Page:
The US and Europe demonstrating unity on energy security

Bart Marcois

ukraine_flagCalmly in July, a party leader from the Czech Republic visited Washington to hold discussions with the White House and Republican members in Congress on the basis of shared values, including peace in Europe. At the recommendation of senior national security officials, he has reached out to his neighboring countries, to the east and the west. His aim: to link Europe and the U.S. in a pragmatic formula to secure energy independence in Ukraine and provide economic opportunities for the Czech Republic.

In a meeting this week in Prague, Christian Democrats Chairman Pavel Belobradek and Ukraine’s Minister of Energy, Ihor Nasalyk, explored ways to strengthen Ukraine’s energy independence and secure Europe’s energy future. They understand Europe’s future to be linked closely with the United States, and are paying close attention to the framework being developed in U.S. policy circles.

When the U.S. Senate votes 98-2 in favor of a bill, as they did with the new sanctions law punishing Russia and Iran for their destabilizing activities, adversaries and allies alike take notice. An entire section of that bill formalizes American support for Ukraine’s energy security. This was the topic of the meetings between the Ukrainians and the Czechs.
I corresponded with Chairman Belobradek after the visit. “This is the first of several regional meetings we intend to convene to focus attention on energy security and building the resilience of NATO members and allies,” Belobradek told me. “It was inspired in part by Vice President Pence’s European visit earlier this year. I am pleased that Minister Nasalyk and President [Petro] Poroshenko support this initiative.”
No policy area matters more to the direct daily needs of Europeans than energy security. The potential for Russia to cut off gas supplies in the midst of a cold hard winter raises the specter of death and catastrophic suffering on a par with war or hurricanes. Vice President Cheney’s energy task force report famously declared, “We must make energy security a priority of our trade and foreign policy.” That principle again guides American policy, and is equally important to the governments of our European allies.
American leaders also care about the independence of Ukraine. Defense Secretary James Mattis reportedly said of his visit, “What a day! This is a day that will live long in my memory; to feel the refreshing sense of independence, of freedom!” Describing the trip journalists, Mattis said, “By being here, I’m making a statement that our strategic relationship with Ukraine is getting stronger.”
Much of the discussion during the meetings revolved around upcoming initiatives to support Ukraine that are under discussion in Brussels and Washington. These will involve broad interagency participation from USAID, the Department of Energy, Department of State and the Department of Defense, and will address assistance ranging from energy efficiency to new generation capacity and grid interconnectivity.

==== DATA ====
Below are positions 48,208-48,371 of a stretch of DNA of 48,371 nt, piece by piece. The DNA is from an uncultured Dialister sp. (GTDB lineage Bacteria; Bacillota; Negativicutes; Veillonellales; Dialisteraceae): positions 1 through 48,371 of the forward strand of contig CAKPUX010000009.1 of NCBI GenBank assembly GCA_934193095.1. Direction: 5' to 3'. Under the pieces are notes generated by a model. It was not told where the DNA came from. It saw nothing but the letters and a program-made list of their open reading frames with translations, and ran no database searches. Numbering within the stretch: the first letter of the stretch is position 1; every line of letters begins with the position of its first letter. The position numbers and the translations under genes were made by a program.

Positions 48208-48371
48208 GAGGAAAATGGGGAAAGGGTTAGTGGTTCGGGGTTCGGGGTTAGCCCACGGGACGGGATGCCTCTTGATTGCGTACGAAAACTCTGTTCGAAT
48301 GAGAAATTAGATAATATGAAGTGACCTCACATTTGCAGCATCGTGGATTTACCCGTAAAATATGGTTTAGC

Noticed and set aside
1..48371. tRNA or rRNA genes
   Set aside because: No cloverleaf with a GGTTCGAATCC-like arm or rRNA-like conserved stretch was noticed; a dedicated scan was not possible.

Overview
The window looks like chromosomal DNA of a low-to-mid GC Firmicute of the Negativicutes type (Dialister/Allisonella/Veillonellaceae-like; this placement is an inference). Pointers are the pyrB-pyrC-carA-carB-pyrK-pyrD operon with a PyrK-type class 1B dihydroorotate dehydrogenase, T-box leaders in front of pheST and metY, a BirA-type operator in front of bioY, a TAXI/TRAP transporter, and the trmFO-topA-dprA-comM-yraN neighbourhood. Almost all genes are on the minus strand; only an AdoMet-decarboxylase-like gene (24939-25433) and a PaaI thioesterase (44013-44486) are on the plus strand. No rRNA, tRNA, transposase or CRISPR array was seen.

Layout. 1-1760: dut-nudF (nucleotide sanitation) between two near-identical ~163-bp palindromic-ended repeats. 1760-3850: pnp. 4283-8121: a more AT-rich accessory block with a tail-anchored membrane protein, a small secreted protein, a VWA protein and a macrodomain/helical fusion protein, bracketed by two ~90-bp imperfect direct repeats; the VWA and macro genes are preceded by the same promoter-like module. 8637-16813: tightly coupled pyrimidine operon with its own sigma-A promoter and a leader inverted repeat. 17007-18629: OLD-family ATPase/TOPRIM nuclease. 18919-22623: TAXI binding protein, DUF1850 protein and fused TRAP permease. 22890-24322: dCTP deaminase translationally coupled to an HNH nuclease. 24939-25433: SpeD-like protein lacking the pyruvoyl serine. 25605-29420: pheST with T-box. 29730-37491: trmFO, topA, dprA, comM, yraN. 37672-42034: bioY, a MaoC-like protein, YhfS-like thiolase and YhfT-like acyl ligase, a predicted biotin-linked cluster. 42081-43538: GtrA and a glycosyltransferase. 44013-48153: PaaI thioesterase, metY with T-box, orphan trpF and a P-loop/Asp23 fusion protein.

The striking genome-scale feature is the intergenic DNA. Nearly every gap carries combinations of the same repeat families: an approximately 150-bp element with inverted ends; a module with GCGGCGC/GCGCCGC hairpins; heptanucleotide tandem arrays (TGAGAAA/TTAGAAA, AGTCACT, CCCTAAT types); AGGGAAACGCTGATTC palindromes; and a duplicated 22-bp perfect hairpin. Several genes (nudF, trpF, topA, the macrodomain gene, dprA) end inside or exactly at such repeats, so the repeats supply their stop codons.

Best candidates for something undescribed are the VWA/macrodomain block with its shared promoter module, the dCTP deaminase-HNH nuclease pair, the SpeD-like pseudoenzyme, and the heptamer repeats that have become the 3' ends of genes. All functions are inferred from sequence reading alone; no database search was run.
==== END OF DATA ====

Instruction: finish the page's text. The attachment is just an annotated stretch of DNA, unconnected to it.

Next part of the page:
Belobradek and Nasalyk are also considering forming a regional working group that will travel to Washington and Brussels to explore ways in which Czechs can support Ukraine policy initiatives formed by the U.S., the European Union, and NATO. Regional integration will help make better policy, and will ensure competent execution and sustained support.
Some of the issues the working group will address include a broadening of Ukraine’s electric power transmission interconnection with Europe; the strengthening of Ukraine’s capability to maintain electric power grid stability and reliability; independent regulatory oversight and operations of Ukraine’s gas market and electricity sector; privatization of government-owned energy companies through credible legal frameworks and a transparent process compliant with international best practices; repair of power generating or power transmission equipment or facilities; and provision of technical assistance for cyber security, crisis response, diversification of fossil fuel supply, nuclear fuel and public outreach.
This initiative is a powerful move by a political leader who is allowing a small country to take its place among the leadership of the transatlantic alliance in tandem with Washington and Brussels. It is likely to succeed, because it satisfies regional needs and aspirations, and at the same time is in line with the national security priorities officials of the entire Western alliance.
Chairman Belobradek is showing the way for Europe to forge independent pathways to bring strength to the north Atlantic alliance. He has been consistent in his support for Ukrainian independence and territorial integrity. It is encouraging also to observe positive moves by members of the Poroshenko administration toward integration with the West. Nasalyk’s visit with a European leader is a great foundation for his upcoming trip to Washington D.C.
As President Trump’s national security advisor H.R. McMaster said, “The point is, what kind of support is needed for Ukraine, which will meet our interests and desire to ensure that Russia does not take further actions to destabilize the situation.”
Bart Marcois (@BMarcois) was the principal deputy assistant secretary of energy for international affairs during the Bush administration and was previously a career foreign service officer. He is a director at the Richard Richards Foundation.

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